SEAS faculty conduct research around the world. Students often have the opportunity to work with faculty on these initiatives.
Institutes within SEAS — International Forestry Resources and Institutions, Institute for Fisheries Research, Cooperative Institute for Limnology and Ecosystems Research, Michigan Sea Grant — are engaged in work both within our region and worldwide.
Capstone projects of our master's students — for example, "Assessment of the India River Linking Plan," "Promoting Sustainable Forest Management in Eastern Europe and Russia," "Specialty Coffee Farmers' Climate Change Concern [in Costa Rica] and Perceived Ability to Adapt" — take them all over the world.
Sustainability without Borders is a student organization open to all SEAS students. Members plan and coordinate sustainability projects worldwide. Past projects have addressed public health and sanitation in the Paccha Valley of Peru, biosand filtration in China, and solar-powered aquaponics in Liberia.
Students often partner with nongovernmental organizations to increase impact. SEAS students attended the climate talks in Paris and the follow-up talks in Morocco.
Rebecca Hardin, Associate Professor: So I think that the bridges we're building between our school and our peer campuses internationally are very exciting opportunities. It is happening in Brazil. It is happening in India. It is happening in China. It is happening all over the African continent. And it's happening between us and Detroit or us and tribal land up north.
Joe Arvai, Professor: So over the course of their time in the Erb Institute and SEAS and the Ross School of Business, there are dozens of opportunities to travel abroad. Not just to learn, but to work.
Derek Martin, MS ’17: I am a project leader for Sustainability Without Borders, and for our Peru trip, we go each summer and each winter to Peru. And we have built aquaponic systems, a water reservoir, and we've conducted a health survey.
Joe Arvai, Professor: We have a lot of international students, representing pretty much every country in the world, every continent. And we're sending our alumni back out into the world to pretty much every country and to every continent.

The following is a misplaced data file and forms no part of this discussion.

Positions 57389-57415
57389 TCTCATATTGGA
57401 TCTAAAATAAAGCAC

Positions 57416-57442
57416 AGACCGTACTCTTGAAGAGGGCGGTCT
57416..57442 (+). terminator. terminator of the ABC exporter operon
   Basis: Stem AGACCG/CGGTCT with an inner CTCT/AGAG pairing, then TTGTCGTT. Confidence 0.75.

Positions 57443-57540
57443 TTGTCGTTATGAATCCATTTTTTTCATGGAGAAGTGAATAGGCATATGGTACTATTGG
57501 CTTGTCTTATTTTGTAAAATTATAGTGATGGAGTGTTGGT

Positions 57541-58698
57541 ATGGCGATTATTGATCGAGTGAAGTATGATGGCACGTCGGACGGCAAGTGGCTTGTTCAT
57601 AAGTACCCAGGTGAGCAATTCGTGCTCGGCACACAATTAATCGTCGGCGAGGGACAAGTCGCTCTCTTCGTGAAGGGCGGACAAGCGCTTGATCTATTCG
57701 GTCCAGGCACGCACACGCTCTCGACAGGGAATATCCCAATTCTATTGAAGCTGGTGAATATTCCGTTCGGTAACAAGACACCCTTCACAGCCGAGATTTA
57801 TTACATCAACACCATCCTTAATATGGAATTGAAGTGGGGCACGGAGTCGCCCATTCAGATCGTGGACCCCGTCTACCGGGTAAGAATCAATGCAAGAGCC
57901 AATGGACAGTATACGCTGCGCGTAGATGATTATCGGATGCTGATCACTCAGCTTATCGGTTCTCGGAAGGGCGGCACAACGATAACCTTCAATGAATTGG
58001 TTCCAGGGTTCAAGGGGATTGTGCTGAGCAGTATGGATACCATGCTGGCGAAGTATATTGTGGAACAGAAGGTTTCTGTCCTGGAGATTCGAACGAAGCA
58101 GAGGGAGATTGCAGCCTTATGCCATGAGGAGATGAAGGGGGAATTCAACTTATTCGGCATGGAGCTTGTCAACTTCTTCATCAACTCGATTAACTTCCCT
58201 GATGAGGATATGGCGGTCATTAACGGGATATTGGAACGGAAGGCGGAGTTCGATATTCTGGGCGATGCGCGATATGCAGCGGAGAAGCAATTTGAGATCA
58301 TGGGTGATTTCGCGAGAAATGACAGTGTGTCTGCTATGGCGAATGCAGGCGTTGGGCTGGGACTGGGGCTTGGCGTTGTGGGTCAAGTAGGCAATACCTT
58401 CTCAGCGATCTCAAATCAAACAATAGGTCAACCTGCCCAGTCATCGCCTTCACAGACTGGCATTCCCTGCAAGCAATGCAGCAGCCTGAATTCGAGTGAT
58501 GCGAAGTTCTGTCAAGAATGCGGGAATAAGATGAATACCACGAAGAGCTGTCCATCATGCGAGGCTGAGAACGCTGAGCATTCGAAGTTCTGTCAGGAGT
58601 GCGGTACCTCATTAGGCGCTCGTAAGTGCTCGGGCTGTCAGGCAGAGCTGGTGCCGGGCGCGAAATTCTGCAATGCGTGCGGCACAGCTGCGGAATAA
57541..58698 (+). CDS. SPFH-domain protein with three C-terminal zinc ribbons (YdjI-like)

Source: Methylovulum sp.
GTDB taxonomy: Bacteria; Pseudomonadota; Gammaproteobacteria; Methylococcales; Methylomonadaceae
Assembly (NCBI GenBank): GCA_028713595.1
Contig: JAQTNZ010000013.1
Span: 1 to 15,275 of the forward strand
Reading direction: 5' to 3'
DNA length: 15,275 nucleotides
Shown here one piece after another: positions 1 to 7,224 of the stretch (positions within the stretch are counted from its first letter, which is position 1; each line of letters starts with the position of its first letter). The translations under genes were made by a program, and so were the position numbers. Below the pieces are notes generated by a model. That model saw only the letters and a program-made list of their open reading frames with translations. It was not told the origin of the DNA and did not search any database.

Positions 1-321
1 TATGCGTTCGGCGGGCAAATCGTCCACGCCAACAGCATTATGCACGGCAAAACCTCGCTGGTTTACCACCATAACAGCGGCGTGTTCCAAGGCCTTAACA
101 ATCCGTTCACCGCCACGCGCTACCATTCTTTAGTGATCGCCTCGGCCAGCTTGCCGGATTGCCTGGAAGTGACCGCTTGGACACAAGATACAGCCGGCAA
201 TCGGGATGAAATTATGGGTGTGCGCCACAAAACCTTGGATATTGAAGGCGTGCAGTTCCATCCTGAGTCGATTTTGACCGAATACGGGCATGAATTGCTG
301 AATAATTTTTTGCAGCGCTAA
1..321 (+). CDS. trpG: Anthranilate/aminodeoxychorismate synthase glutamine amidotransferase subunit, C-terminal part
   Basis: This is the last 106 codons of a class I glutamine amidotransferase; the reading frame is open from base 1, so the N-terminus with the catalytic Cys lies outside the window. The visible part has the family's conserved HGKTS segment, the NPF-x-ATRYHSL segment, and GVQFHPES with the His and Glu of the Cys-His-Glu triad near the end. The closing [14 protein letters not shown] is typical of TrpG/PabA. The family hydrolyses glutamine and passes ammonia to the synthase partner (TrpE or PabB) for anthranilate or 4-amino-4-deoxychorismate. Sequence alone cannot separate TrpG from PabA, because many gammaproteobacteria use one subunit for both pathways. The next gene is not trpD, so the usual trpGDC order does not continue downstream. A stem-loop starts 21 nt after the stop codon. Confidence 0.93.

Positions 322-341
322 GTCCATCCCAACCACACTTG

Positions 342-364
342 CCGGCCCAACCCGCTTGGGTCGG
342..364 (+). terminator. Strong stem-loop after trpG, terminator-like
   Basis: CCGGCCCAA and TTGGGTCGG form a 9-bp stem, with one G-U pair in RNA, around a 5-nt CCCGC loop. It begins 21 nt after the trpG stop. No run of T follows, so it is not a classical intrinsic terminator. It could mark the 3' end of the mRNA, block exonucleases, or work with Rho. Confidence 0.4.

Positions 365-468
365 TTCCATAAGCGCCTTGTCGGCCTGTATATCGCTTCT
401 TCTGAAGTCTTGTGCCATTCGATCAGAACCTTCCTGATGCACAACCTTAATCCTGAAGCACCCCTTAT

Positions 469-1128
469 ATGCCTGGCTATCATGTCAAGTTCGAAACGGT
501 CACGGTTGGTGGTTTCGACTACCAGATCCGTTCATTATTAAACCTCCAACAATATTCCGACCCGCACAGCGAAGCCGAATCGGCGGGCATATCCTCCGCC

Dorceta E. Taylor, Professor: We have students in Japan, in South Korea, India—all over the world. We have students that are placed and doing very, very well.
Bradley J. Cardinale, Professor: So even though we'll train students on how to excel and apply what they learn in their own backyard in the Great Lakes, we intend to spread our students out all over the planet, dealing with water sustainability issue from the Red Sea to the Atlantic Ocean to the Pacific Ocean to the Great Lakes. That's our goal—to be the leaders in water sustainability.
Joe Arvai, Professor: Sustainability isn't a challenge that respects international borders, so I think that if you really care about sustainability and if you really want to make a difference when it comes to sustainability, you have to start thinking about how the work you do and you the impact you can make is going to influence people close to you and people who aren't so close to you.
Tara Narayanan, MS/MS ’17: These are not things that I could study in India right now. We have far bigger challenges. We have poverty, health issues. If I wanted to say environment and if I wanted to say this is what I want to focus on for multiple different aspects, that's not a conversation that I can explain very clearly to people back home yet. But at some point, it's going to be really important for us to have that conversation. And I want to be prepared and to have the education and background to talk about it reasonably.